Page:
UX Magazine

Defining and Informing the Complex Field of User Experience (UX)
Article No. 37 February 23, 2006

User Does Not Equal Audience

When over 50% of online content is consumer generated and the fastest growing properties are social networks, how sites and marketers capitalize on this new media opportunity is a very hot issue. Facebook and MySpace are the most important players to watch as the practice evolves.

Why is this different than any other type of advertising? In any media relationship there is a pact between reader and publisher. Traditionally these relationships have been top down. Readers tolerated intrusive advertisements in exchange for free or subsidized content. In social experiences that pact has changed because the users are the content creators. The site does not exist without their enthusiastic participation. As such, the user community becomes a sort of editorial board on one hand, club members on the other. They are the glue that holds these enterprises together. Community owners will have to be very thoughtful about how advertiser partnerships deliver value to the community rather that exploit eyeballs… or stand the risk of abandonment.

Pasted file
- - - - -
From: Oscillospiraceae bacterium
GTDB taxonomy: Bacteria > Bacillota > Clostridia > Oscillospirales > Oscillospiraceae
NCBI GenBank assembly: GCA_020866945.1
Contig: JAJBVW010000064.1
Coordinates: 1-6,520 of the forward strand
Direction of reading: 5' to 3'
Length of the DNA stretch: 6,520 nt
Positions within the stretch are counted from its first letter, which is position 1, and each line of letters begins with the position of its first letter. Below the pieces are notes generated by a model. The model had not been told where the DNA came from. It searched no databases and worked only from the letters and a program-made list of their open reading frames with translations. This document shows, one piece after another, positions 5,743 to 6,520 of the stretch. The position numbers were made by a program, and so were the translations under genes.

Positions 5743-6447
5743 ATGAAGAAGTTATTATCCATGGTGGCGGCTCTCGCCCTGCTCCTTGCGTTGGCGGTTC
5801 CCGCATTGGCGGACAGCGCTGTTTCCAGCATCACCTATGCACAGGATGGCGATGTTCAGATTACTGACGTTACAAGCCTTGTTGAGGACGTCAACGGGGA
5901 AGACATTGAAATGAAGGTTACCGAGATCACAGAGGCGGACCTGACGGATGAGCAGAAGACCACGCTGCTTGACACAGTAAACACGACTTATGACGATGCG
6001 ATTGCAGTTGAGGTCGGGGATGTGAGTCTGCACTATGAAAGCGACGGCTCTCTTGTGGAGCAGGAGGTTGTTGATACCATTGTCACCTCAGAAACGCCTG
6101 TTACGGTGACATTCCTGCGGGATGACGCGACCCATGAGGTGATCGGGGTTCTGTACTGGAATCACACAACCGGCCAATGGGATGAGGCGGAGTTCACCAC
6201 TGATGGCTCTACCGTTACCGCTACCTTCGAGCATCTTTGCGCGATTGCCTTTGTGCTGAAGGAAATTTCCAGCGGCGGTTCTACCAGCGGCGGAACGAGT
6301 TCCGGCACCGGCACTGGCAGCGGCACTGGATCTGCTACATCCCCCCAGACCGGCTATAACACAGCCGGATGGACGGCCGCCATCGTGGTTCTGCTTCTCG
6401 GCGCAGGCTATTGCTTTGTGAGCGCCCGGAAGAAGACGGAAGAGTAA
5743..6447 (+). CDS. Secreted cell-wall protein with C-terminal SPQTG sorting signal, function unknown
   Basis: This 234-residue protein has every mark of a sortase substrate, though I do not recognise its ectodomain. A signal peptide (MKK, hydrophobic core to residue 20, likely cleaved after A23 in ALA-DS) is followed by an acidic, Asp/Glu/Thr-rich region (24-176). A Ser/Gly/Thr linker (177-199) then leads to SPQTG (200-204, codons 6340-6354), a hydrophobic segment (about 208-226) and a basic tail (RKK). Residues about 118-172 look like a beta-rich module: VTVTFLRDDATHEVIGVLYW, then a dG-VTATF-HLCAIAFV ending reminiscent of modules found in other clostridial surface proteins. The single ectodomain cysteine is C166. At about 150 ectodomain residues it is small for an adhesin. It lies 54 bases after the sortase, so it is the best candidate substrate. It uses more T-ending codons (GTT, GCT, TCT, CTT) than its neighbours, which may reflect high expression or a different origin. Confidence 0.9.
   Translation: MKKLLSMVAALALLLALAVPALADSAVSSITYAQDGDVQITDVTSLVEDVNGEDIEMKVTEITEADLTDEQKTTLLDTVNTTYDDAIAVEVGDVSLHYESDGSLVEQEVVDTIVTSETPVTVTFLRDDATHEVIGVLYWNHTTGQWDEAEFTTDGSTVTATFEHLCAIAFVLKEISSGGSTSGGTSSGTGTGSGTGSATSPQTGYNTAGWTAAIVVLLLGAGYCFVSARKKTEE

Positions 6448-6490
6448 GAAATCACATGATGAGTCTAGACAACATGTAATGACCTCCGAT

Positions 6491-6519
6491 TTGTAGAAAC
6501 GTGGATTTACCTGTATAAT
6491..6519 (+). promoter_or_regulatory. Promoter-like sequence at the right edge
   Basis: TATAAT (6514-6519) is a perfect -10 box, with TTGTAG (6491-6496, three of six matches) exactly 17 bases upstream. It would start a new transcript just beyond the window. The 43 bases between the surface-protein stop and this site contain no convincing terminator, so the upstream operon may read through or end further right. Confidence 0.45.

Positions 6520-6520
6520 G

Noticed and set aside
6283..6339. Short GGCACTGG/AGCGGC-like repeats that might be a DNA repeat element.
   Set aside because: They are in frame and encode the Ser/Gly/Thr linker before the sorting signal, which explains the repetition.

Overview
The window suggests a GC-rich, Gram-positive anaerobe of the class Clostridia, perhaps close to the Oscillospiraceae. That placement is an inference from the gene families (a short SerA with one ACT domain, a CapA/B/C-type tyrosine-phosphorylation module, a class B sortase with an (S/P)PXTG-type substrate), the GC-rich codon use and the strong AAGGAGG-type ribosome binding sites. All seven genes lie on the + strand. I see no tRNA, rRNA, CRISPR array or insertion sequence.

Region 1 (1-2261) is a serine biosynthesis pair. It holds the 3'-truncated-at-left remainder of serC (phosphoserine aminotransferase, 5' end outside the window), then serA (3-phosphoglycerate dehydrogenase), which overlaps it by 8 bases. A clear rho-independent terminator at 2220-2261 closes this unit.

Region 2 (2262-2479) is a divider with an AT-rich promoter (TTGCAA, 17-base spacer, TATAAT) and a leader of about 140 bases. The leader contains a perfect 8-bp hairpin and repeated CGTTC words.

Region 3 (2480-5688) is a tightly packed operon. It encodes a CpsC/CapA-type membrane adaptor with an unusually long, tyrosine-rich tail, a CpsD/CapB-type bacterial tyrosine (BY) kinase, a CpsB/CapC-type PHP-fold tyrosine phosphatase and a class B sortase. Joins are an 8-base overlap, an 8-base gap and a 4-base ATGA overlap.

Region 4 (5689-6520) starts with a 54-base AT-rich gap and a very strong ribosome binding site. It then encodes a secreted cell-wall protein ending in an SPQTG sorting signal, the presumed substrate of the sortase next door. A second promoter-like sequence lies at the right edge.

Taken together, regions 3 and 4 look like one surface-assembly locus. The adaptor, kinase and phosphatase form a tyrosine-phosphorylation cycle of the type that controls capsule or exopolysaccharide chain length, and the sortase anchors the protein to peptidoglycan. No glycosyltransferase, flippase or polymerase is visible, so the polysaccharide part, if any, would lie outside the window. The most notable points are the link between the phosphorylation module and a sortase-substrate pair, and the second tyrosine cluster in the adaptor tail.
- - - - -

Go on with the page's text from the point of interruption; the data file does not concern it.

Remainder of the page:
Thoughtful social networking sites together with smart advertisers will start to manage the relationship as affinity marketers, carefully selecting and packaging valuable offers that match preferences of the groups they serve. As such, advertising becomes a benefit of participation, reinforcing the value of membership. Tools that enable commerce between members of the community and small local businesses (classifieds, personals, etc…) will also be key.

There is, as always, good commentary on Bubblegeneration on this issue. See this post in particular. My favorite line from the commentary which sums up the issue well: user does not equal audience.